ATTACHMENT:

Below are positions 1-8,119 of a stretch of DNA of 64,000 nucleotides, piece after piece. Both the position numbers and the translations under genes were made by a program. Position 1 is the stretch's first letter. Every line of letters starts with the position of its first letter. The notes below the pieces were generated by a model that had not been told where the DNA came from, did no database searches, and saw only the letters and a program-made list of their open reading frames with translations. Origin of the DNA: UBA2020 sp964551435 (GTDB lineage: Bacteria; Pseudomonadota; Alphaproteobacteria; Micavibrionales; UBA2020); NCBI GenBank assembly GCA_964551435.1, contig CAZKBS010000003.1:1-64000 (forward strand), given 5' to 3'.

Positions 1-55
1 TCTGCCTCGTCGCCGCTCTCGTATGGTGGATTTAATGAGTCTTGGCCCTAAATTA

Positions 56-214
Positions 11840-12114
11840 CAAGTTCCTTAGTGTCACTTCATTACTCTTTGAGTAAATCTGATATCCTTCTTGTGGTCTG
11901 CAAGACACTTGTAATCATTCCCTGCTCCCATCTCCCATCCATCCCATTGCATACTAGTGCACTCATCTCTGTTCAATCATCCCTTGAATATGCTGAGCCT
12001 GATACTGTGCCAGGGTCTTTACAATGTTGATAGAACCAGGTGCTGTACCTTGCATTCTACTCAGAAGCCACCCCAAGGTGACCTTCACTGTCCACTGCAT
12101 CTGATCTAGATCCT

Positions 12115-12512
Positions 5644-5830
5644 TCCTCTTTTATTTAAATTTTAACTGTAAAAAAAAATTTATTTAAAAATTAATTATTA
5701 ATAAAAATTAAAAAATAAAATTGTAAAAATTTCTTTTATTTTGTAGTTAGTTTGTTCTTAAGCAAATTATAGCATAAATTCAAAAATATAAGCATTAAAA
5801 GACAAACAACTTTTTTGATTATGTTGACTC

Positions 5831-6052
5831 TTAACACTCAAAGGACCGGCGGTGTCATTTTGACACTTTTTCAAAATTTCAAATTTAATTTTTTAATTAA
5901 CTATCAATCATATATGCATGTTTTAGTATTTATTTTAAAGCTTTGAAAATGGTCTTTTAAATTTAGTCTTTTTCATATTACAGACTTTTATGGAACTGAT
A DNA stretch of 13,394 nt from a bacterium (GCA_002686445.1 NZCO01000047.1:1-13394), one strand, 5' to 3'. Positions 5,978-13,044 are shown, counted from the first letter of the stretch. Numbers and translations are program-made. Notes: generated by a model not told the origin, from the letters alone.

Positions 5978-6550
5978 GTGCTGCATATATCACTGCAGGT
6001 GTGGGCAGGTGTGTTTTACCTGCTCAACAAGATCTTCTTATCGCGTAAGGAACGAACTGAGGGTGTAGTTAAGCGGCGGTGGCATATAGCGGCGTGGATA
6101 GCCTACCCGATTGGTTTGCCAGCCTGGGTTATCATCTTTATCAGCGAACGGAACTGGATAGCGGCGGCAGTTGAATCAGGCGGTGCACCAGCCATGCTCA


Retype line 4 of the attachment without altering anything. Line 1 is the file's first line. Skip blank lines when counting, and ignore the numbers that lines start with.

Positions 56-214